Octoprint Apps

Today I decided to check out the different Octoprint 3rd-party client apps on the Apple app store. The first one I tried was called:

Kraken

Kraken was not that bad actually, but one problem I noticed was that when you pressed the movement controls, you would have to push them twice for it to respond.

OctoPod:

One thing I noticed with this app is that it was compatible with Siri, which meant I could tell Siri to start printing something on my printer file list. I also really liked the colors and the layout of the app; it felt very clean. 

OctoShell:

This one did not work. And it felt like an old layout, the font was older. And there were no options or any customization.

3DPC "Your Printer's Companion App."

I like this one actually because it felt like I was in more control of my printer. And most of the controls were on the same page, and there were many customizable settings.

OctoClient lite

This one I did not like so much because most of the tools did not work unless you paid for the pro version.

Summary

Most of the apps had a pro version where you could pay to unlock features. But I think I will stick to using the web instead, if I had to choose an app out of all of them I would choose 3DPC because of how much control I have on that app. This is a picture of OctoPrint on the web: 

Octolapse

A couple of days ago, I found out about a plugin for Octoprint (Don't know what Octoprint is? Click here for more information.) It is called Octolapse. Octolapse is used for taking a ton of photos after each layer and putting them together to make a video that looks like a timelapse, and the result is quite cool. I found out about Octolapse because of a Youtube channel that posts a ton of timelapse videos (WildRoseBuild's channel). So I decided to try the plugin. I installed it but as I was hitting the print button on Octoprint's control panel I got an error message from Octolapse saying I needed to put in some print settings that I have for the printer. And so I opened Cura and entered in the correct settings, then I hit start printing. What is pretty cool is that you can view the timelapse preview as the camera is taking a picture. Here is the result of my first Octolapse: 

And here is a screenshot of the Octolapse control panel: 

TinkerCad

Recently I found an online 3d modeling program called TinkerCad. I found Tinkercad through fusion 360 (which my brother Gideon uses), which is a more complex 3D design program by Autodesk. TinkerCad is fun because it is super simple, but it's also different from most other programs. For example, you can use one shape to cut into another shape to form whatever you want. But most other programs are different because you merge together objects instead of cutting and slicing at an object. Some schools also use Tinkercad because you can create Tinkercad classrooms. I haven't been to a Tinkercad class before, but that would be interesting to try out. Tinkercad also has an app on the app store for iPad, on the iPad, you can use AR (Don't know what AR is? Click here for more info about a similar AR app) to see you 3D objects placed down on tables, chairs, etc. (my Tinkercad profile

3D Printing Wood?

Yesterday I was looking at a list of 3D filament types. Here is a list of 16 different types of filament: 

(Please note: not all of these filament types work for my printer, and that there are more types of filament than listed below)

  1. ABS Filament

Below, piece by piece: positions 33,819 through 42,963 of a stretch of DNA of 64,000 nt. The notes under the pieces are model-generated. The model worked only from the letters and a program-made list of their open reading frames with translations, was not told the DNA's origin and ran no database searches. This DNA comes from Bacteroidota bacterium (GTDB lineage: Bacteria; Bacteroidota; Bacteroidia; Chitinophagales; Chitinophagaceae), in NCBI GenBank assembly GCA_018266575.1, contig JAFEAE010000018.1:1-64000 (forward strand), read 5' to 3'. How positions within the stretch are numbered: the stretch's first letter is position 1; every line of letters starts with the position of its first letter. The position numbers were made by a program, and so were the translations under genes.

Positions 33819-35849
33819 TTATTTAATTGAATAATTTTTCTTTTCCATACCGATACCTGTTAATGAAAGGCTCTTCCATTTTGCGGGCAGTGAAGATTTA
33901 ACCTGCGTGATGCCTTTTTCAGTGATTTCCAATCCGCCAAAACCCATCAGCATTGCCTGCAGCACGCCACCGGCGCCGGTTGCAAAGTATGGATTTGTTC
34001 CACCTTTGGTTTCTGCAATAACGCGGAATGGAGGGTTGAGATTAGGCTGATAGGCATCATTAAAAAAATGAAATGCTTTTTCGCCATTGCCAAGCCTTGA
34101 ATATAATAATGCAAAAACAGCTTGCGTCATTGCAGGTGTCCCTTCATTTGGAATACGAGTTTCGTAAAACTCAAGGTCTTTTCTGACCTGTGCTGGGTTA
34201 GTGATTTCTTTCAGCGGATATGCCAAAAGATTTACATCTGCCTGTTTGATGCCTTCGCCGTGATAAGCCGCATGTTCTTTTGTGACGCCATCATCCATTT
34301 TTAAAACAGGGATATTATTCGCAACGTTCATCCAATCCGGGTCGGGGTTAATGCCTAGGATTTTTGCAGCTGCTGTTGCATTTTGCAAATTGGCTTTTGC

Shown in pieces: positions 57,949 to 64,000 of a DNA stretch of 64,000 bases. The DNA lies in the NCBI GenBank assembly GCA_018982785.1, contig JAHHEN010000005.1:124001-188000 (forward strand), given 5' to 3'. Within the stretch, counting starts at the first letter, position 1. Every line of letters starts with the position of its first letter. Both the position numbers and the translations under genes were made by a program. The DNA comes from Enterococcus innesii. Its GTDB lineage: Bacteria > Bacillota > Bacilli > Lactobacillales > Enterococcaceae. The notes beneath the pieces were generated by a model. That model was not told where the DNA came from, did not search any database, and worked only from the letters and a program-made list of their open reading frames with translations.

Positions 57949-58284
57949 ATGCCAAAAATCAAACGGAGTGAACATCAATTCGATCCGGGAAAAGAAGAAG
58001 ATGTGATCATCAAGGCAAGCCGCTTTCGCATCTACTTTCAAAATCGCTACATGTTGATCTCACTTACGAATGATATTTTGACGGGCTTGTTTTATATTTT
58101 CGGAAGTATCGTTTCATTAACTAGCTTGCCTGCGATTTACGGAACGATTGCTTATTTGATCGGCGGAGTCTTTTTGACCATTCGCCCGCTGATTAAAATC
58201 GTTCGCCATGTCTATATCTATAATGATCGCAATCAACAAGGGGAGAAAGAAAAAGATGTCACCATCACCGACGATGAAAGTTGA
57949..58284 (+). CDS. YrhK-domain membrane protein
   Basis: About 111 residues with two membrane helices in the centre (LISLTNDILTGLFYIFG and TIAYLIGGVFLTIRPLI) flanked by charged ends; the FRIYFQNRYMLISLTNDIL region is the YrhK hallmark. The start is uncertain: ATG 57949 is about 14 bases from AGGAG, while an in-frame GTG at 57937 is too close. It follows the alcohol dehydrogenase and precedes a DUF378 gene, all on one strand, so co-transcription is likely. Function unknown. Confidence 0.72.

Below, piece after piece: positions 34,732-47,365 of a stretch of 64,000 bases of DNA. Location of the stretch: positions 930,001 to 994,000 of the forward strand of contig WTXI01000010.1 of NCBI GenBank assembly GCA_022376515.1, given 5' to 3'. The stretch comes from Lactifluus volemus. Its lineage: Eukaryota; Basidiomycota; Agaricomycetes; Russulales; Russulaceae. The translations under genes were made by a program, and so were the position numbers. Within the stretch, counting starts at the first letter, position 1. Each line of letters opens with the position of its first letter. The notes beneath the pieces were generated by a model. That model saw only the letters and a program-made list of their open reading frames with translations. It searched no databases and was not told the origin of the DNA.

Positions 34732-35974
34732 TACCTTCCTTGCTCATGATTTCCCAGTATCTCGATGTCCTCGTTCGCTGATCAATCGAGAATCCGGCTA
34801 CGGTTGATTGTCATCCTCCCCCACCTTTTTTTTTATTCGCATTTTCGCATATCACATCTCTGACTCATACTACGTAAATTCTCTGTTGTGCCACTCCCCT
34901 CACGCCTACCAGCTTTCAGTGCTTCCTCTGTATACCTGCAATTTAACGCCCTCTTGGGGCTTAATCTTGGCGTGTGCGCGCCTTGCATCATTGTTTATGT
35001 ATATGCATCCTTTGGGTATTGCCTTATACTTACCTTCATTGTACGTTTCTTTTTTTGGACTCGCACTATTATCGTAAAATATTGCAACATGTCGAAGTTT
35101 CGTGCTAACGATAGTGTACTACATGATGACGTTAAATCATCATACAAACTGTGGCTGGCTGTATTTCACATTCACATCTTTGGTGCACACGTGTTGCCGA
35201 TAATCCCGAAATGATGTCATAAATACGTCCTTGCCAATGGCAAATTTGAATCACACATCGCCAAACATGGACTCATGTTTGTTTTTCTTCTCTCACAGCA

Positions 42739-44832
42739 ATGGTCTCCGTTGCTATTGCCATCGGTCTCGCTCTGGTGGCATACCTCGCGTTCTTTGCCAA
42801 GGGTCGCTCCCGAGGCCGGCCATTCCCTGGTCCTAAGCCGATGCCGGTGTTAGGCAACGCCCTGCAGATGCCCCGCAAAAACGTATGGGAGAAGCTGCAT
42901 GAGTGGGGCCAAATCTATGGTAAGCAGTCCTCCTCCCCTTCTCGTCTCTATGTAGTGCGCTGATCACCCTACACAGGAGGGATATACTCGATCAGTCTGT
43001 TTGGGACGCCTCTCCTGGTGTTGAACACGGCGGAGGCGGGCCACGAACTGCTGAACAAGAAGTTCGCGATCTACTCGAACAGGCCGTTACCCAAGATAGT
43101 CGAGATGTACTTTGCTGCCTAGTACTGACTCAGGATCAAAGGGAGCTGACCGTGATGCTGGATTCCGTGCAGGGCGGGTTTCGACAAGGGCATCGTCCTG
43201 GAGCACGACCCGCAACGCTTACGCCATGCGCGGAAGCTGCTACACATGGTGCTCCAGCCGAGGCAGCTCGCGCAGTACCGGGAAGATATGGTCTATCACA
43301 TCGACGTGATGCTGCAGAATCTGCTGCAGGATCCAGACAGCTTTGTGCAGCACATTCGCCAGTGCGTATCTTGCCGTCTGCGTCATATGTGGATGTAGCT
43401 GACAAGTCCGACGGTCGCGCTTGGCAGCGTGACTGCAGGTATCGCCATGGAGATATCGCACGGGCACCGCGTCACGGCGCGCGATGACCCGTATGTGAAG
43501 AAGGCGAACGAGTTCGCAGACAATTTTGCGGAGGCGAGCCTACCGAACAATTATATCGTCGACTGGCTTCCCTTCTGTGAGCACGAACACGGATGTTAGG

2. PLA Filament 
  3. PET Filament 
  4. PETT Filament 
  5. Nylon Filament 
  6. PVA Filament 
  7. Sandstone Filament 
  8. Wood Filament 
  9. Metal Filament 
  10. HIPS Filament 
  11. Magnetic Iron Filament 
  12. Conductive Filament 
  13. Carbon Fiber Filament 
  14. TPE Filament 
  15. Glow in the Dark Filament
  16. Amphora Filament 

I didn't realize that you could print wood filament. That sounded interesting to me, so I looked it up on Amazon. I read some of the reviews. Apparently, when you are 3D printing wood filament, it actually smells like wood, which is surprising because the filament is created out of such small recycled wood bits. It is mainly made out of PLA with which I have already been printing. But there is a difference from printing pure PLA versus printing with the wood filament. People say you have to use a bigger nozzle to print wood because it might clog up (don't know what a nozzle is? Click here for more info). But I did find a youtube video by CHEP that explained how you could avoid having to install a different nozzle when using Wood filament: 


3D Printing Upgrades

A while back I was looking at upgrades that I could 3D print for my ender-3 printer. I had found a couple of youtube videos on that but this one is the one I liked most: 

 

1. The first upgrade I printed was a fan cover for one of the fans, it took about five hours to print! Which I had not expected to take that long, but when it finished it fit perfectly on, here is a picture I took: 

2. The next upgrade I printed was a cable clip, the cables on the 3D printer were getting messy and I saw this cable upgrade so I printed it. Actually, before I printed that cable clip design I had printed a different design I saw on Thingiverse, but when it had finished printing I tried to clip it on but It was too big for the Ender-3 rail. That was when I found a different one on Thingiverse that fit the ender-3 rail. here is a picture I took: 

3. The last (actually first) upgrade I printed was an extruder nob, now this one was really helpful because before I had this I had to push the filament myself, but with the extruder nob, I could easily move the filament in and out by turning the nob. When I had printed it, it actually didn't fit on but my brother Gideon had a file to make the hole bigger so that the nob could fit on. Here is a picture I took: